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The Cocos (Keeling) Islands are an Australian territory (since 19550 situated in the Indian Ocean 2768 km north-west of Perth, and only 400 km south of Indionesia. West Island, or Pulo Panjang, is the main island of twenty-seven small coral islands, with a total area of only fourteen square kilometres. Only two islands in the group are inhabited, with a total population of eight hundred. The islands are the quintessential tropical paradise, with palm fringed beaches and uninhabited cays. The islands were discovered in 1609 by Captain William Keeling of the East India Company, but they remained uninhabited until John Clunies Ross took his family there in 1827. The islands remained under the rule of the Clunies-Ross family until 1975 when the Australian Government "reclaimed" them and appointed a new administrator. The islands played an important role in the capture of the famous German cruiser Emden in 1914, during World War 1. A landing party from the Emden attempted to destroy the wireless station on Direction Island; the Australian cruiser HMAS Sydney heard a message of distress from the island, sped to the scene, and attacked the German raider. The rest is history. Other than the two vessels listed below, there appears to be no record of any other vessels being lost in the islands.

Although the Sydney-Emden encounter has been recorded in the official war history, and other popular accounts, the only reference listed here is that from Loney [LAH].
[3 records]


Aeon. Steamship, 4221 tons. Built 1898. Howard Smith & Co. Wrecked on Christmas Island, Pacific Ocean, July 1908. [DG]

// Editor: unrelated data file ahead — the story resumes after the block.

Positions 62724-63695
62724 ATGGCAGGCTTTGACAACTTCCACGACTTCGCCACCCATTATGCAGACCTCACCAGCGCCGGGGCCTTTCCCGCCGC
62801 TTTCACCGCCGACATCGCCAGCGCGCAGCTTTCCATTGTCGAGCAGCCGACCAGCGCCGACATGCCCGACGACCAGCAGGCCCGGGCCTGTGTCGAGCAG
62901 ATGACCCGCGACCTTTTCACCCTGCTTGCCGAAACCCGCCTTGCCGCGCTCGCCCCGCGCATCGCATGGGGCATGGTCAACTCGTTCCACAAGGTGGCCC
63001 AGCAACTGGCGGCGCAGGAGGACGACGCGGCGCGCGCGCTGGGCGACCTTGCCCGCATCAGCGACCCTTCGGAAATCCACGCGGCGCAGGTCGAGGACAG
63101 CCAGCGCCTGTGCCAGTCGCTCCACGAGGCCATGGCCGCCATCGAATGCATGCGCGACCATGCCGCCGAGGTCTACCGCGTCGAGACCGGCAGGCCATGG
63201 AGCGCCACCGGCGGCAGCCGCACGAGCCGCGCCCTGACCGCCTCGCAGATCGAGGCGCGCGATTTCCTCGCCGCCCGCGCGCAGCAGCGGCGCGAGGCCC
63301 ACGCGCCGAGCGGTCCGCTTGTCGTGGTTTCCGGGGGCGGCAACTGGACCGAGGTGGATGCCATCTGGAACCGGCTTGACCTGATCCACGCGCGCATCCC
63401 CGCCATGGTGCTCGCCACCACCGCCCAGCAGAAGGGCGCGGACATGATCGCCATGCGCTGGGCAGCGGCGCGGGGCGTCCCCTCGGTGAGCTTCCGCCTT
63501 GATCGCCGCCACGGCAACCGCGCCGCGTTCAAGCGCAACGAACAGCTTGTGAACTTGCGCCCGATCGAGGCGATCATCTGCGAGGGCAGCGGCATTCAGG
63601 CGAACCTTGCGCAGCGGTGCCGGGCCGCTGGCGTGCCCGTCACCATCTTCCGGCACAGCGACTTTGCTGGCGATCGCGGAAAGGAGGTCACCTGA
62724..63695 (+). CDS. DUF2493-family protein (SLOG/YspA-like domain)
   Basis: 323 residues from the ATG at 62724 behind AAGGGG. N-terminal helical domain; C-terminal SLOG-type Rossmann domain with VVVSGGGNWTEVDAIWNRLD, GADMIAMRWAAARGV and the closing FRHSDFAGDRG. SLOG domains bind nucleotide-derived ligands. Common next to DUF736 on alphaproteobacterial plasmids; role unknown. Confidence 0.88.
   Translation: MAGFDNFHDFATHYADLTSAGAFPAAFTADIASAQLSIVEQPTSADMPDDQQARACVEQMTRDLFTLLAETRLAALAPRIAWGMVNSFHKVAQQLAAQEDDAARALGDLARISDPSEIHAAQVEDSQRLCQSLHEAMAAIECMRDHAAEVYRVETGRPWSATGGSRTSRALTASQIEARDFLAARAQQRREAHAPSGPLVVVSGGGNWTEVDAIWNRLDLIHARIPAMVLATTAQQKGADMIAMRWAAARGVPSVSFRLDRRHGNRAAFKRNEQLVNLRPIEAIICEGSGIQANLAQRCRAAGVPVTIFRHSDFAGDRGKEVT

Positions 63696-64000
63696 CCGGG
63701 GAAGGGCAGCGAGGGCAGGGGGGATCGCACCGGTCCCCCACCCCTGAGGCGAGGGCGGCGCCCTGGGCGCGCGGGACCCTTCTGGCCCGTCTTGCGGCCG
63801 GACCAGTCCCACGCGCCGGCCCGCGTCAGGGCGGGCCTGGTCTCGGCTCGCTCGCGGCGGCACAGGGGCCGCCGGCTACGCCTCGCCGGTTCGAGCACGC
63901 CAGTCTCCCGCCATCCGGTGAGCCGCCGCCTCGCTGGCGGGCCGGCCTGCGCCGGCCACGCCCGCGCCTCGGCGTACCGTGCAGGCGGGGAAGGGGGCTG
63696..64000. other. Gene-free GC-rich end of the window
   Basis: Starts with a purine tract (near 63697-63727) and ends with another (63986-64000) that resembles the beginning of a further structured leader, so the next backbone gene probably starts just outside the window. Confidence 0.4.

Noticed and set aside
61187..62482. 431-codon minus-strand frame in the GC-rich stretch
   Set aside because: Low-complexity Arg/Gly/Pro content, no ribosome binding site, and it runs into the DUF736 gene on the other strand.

There is a Christmas Island in both the Indian and Pacific Oceans.

Buresk. Steel steamship, collier, 4337 tons. She was loaded with coal for the British fleet stationed at Hong Kong when captured by the German cruiser Emden, off Cocos-Keeling Islands, 27 September 1914. A prize crew was placed on board. She was then chased by HMAS Sydney after the latter had disposed of the Emden, the crew of the Buresk scuttling her. The crew were taken on board HMAS Sydney. [LAH]

Emden. German cruiser, 3650 tons. Built 1908. Length of 395 feet and beam of 43.3 feet.  Main armament ten 4.1 inch guns.  Speed 24.5 knots.  Crew 321. Operated as a raider in the Indoan Ocean early in the First World War, and captured or destroyed thenty-three ships. On 9 November 1914, she was located off the Cocos-Keeling Islands by HMAS Sydney. The first two salvos were damaging hits on the Sydney, however she quickly found her range and pounded the Emden, purting her on a reef, blazing and helpless; the torrid gun battle put the German cruiser aground on North Keeling. In the engagement, the Emden lost eight officers and 126 men, whilst the Sydney lost four. Her loss  put quite a damper on German intentions in the Indian and Pacific Oceans.  The Emden had been the scourge of the Indian Ocean during World War 1, sinking many thousands of tons of allied shipping. Her sinking was a significant victory for Australia and the allies. Over the past few years there have been expeditions to visit the Emden site. [LAH],[LH]
@ The wreck is well scattered in shallow water and despite its historic value, is not a particularly good dive. It is rarely visited as it is in the Northern Keeling Island,  24 km from the inhabited southern islands.

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